She began straight away making small changes, such as ensuring the school gate was opened at 8.30am every day rather than at the last minute so that children could come in and play and parents could socialise. She also held coffee mornings.

She also introduced Talk for Writing, a comprehensive, structured programme for teaching children how to write, and ERIC, or Enjoy Reading in Class.

Ms Steele says: “There were children sobbing on their way from class out into the playground and I was horrified. Why on earth would children be reduced to tears by the thought of reading a book? There was not a reading culture.

“We changed that straight away and the children love it.”

She also encouraged outdoor learning, which she says is engaging, motivating and stimulating.

“My philosophy is developing the whole child,” she says. “Results are important, but not at the expense of the child.”

The school announced in May last year that it would introduce a new, smarter uniform.

A new logo was created by Lisa Wrake, from Remenham, a multi-
media designer whose son Joe is a pupil. She based the design on the suggestions of a focus group comprising teachers, parents and pupils.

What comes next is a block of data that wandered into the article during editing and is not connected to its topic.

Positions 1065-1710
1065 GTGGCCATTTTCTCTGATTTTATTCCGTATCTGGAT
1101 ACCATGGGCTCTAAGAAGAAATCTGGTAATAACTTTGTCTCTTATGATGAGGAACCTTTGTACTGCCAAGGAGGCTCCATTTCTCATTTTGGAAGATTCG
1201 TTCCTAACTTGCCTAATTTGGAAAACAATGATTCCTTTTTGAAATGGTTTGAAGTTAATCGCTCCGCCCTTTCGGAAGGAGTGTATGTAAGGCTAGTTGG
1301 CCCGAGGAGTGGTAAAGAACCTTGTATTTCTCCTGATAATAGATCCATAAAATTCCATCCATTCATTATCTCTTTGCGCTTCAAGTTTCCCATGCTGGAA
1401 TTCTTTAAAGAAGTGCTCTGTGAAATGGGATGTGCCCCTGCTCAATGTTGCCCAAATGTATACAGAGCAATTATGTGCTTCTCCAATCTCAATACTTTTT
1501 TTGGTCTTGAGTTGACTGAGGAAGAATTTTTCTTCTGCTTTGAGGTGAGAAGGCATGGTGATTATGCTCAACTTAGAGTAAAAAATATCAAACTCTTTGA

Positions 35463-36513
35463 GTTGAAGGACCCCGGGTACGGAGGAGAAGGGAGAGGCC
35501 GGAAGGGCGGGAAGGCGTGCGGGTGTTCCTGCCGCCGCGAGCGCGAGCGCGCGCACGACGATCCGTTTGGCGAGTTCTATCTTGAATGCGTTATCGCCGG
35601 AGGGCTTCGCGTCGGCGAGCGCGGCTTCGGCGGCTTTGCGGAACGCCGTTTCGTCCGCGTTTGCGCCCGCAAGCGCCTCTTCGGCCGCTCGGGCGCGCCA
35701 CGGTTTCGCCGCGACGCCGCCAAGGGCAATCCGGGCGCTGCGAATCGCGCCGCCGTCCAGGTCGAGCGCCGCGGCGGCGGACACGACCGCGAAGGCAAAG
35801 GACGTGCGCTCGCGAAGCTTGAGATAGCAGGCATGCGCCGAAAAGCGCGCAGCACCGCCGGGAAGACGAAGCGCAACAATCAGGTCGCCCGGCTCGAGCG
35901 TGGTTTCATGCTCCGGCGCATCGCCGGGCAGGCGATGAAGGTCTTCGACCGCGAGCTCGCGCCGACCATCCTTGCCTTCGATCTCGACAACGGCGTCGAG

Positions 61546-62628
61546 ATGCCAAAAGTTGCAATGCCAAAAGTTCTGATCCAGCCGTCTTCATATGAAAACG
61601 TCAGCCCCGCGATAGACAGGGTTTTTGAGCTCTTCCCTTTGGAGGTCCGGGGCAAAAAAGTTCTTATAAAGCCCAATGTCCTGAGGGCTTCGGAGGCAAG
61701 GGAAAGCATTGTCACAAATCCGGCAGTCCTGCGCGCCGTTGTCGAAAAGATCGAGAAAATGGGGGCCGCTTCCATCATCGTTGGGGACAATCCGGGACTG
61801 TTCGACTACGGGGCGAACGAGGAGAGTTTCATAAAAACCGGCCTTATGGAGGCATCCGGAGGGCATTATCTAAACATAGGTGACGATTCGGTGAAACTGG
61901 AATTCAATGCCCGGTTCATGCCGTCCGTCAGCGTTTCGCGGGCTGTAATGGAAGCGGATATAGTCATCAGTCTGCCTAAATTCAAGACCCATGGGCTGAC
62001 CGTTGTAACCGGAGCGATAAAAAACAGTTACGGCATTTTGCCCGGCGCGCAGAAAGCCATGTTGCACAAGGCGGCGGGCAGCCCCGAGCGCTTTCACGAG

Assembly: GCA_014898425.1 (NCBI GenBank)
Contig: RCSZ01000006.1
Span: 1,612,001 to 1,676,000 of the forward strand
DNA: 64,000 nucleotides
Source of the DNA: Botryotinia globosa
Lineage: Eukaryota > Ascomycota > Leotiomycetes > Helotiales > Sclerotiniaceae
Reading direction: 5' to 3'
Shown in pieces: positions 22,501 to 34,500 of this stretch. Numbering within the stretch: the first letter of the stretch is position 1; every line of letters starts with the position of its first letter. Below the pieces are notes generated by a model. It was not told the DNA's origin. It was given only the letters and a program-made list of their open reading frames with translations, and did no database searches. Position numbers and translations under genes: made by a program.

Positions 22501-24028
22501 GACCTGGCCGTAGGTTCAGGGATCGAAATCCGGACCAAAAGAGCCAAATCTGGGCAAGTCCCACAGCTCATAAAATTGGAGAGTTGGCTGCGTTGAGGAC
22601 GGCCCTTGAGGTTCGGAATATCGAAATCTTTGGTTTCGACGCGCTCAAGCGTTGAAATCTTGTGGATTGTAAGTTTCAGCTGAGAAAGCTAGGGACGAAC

Ms Steele says: “The parents were sent a survey and said they preferred to change to a shirt and tie.”

But the biggest factor in the school’s progress was the introduction of what she calls the “growth mindset”.

Ms Steele explains: “There’s a belief that mindset is either fixed or growth. Growth mindset means that actually, with effort, you can achieve anything. We had to change our language and the way we talked to children. It’s the thing that made the most difference to our children. It stopped them dropping their heads and giving up.

“As a result, all our teachers are excellent and this, of course, has had an impact on our standards and on our profile.”

The results of her work were beginning to show within months of her arrival and were confirmed with the Ofsted inspection report in July 2015.